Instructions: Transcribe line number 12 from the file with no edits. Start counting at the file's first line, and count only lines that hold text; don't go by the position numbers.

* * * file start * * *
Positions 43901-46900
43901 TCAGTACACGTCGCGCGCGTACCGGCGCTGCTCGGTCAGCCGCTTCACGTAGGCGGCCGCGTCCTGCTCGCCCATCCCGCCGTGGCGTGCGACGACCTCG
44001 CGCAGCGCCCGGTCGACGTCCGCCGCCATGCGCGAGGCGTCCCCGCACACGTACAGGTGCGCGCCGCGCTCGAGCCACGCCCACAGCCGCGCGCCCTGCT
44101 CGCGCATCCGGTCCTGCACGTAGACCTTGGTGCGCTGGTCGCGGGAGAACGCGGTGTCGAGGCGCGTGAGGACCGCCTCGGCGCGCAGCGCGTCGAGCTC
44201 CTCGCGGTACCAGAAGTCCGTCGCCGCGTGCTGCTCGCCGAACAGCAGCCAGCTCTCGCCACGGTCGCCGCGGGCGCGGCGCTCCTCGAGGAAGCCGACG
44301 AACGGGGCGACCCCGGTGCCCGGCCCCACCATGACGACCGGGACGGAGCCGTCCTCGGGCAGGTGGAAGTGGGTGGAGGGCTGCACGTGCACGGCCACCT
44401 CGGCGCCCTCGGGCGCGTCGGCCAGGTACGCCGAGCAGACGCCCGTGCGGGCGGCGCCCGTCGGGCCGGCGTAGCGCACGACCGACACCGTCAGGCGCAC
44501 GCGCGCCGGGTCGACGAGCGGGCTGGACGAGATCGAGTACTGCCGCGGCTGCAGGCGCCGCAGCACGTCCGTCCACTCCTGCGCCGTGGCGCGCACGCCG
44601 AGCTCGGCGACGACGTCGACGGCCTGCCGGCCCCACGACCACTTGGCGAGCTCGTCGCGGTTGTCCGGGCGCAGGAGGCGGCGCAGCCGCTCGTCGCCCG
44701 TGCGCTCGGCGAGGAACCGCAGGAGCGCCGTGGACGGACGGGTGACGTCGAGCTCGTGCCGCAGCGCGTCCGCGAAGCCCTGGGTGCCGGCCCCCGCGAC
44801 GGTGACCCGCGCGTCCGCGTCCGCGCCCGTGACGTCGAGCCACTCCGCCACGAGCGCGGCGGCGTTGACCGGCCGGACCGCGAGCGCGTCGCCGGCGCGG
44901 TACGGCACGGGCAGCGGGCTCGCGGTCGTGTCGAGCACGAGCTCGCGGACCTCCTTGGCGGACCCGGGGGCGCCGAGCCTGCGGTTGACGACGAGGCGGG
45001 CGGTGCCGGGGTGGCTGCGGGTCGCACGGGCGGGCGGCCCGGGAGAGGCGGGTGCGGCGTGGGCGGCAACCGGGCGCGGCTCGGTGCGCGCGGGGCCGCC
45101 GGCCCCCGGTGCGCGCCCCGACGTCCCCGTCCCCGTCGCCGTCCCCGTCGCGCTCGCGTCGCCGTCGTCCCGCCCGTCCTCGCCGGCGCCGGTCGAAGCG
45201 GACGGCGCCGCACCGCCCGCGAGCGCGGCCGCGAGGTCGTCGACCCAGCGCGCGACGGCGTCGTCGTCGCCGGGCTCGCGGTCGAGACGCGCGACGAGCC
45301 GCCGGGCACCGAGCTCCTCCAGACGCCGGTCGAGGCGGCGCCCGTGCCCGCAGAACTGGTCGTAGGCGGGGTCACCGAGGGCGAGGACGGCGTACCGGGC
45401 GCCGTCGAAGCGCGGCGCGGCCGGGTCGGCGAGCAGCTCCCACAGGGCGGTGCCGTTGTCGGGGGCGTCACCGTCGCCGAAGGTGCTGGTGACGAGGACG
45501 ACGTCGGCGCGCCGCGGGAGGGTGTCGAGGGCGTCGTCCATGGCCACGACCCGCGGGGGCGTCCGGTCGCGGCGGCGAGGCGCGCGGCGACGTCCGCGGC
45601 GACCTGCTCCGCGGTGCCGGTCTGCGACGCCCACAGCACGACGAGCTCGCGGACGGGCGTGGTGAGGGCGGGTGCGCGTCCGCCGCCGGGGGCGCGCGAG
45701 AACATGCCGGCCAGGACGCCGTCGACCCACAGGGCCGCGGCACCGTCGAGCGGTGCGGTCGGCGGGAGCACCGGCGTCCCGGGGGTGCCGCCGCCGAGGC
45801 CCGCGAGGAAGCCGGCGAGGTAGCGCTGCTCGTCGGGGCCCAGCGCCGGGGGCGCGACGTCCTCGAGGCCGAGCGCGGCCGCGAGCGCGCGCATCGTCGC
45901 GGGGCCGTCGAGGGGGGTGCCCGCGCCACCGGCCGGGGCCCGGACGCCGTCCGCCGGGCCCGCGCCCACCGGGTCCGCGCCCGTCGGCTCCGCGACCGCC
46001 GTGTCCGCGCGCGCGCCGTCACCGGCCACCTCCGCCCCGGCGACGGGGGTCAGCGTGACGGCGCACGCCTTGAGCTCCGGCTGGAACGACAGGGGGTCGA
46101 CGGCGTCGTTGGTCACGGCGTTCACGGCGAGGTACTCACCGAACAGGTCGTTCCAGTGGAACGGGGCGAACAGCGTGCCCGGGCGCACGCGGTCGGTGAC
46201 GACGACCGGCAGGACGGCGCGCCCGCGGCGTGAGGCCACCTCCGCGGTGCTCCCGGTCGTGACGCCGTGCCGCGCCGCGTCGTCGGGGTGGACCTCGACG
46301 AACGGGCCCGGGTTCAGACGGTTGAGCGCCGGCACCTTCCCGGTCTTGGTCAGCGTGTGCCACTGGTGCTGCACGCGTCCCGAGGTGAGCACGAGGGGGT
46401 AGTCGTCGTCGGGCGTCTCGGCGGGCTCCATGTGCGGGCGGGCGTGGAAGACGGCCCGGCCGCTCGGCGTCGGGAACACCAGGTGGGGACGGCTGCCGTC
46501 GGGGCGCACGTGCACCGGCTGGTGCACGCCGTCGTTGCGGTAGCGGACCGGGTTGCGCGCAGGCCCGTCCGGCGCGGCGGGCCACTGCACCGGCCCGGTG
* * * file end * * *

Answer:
44901 TACGGCACGGGCAGCGGGCTCGCGGTCGTGTCGAGCACGAGCTCGCGGACCTCCTTGGCGGACCCGGGGGCGCCGAGCCTGCGGTTGACGACGAGGCGGG